I spent a day exploring Silverton before finding my way to the Highlands Mary Lakes Trailhead (link to blog post). 

After a return trip on the Million Dollar Highway from Silverton to Ouray (not for those nervous about heights and exposure), I continued on County Road 8 to Owl Creek Pass where I got to enjoy many views of Chimney Rock. 

I was a little early for peak leaf peeping at Cimarron Ridge

Color was popping at Silver Jack Reservoir

I quickly learned September weather in Colorado is variable. 

Living out of your car and backpack makes life challenging and not-so-much fun during extended storms. 

One day rainy, the next snowy, and then the sun reappears albeit under windy cold skies. I spent this day hiking and exploring roads near Crested Butte.

Not a very good photo, but I was pretty excited to come upon this group of moose thinking about testing out those water toys.

Given an overnight temperature of 24 degrees, I was happy to be staying with friends in Crested Butte. Bonus was this colorful sunset.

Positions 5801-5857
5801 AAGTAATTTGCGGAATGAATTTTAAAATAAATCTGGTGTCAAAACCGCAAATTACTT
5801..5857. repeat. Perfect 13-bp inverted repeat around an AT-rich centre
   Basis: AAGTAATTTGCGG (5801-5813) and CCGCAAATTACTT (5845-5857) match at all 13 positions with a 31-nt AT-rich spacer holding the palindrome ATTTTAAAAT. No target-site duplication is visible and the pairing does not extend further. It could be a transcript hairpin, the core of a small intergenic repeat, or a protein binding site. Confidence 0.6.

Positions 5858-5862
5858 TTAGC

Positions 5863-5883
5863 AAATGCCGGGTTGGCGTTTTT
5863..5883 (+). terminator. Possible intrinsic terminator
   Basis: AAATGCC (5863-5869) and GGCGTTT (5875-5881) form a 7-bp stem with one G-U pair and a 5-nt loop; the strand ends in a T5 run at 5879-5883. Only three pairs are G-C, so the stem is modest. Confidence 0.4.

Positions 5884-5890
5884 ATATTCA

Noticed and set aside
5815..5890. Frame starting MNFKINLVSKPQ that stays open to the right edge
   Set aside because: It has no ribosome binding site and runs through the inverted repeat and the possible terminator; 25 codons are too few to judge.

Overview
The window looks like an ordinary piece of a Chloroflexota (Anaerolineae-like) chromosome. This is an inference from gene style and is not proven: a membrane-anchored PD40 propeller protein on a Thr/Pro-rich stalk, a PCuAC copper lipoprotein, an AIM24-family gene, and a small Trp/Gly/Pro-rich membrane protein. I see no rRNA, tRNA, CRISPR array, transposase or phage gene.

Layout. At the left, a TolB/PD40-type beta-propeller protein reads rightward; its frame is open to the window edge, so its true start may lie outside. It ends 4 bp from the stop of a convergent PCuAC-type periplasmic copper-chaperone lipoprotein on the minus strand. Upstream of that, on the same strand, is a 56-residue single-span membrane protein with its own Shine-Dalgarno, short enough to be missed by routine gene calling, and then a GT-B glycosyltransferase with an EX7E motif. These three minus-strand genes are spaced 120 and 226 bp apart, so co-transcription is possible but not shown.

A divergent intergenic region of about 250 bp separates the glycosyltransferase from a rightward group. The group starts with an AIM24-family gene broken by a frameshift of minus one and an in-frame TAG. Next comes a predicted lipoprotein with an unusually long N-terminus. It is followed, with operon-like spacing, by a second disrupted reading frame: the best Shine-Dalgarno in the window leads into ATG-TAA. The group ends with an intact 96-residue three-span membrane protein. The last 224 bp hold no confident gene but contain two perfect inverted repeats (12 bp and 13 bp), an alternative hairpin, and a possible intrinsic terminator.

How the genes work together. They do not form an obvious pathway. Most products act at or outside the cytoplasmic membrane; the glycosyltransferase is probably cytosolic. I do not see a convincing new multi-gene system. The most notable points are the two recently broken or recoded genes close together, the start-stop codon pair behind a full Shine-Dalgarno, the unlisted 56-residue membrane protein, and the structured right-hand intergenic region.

I frequently am asked if I get lonely on my travels. Well when I do, I always seem to find new friends.

On Highway 285 I found Kenosha Pass and the Colorado Trail. It was a perfect day for a jaunt by foot (link to blog post).  With more bad weather coming in, I spent a couple days in Dillon with another new friend. Meet Phurba!

Before reuniting with Nancy aka WhyNot?! 

We spent the next few days together at the ALDHA-West gathering in Keystone (link to blog post). October roared in with a bit of winter fury signaling my exit to warmer climates. 

This is my third or fourth visit to Colorado and the most indepth to date. I’ve barely scratched the surface and can’t wait for extended time. My dance card is overflowing. See you in 2018 Colorado, mark your calendar. It’s a date!

Readers: do you have suggestions for my next visit?

Dates of Travel: 9/4/17-10/2/17

Links:

CO – Rocky Mountain NP, Black Canyon of the Gunnison NP, Colorado NM

I had my fall itinerary planned for Colorado. The universe had other plans. I ran from the Tetons as wildfire smoke overwhelmed this asthmatic. I cruised south hoping for an escape from the haze and heavy particulates.

First stop was Rocky Mountain National Park. I drove the Old Fall River Road to the Alpine Visitor Center at 11,796′ in hopes of finding clear air. But alas it was not meant to be.

I’d stopped in the Medicine Bow Mountains the previous night and enjoyed a few hours of reprieve.

Heading south out of the park, I saw some touring cyclists whom I’d met in Pinedale a few days previous. At that time they were heading south, but it appeared they’d flipped and were now heading north. I wouldn’t want to ride or hike in these conditions.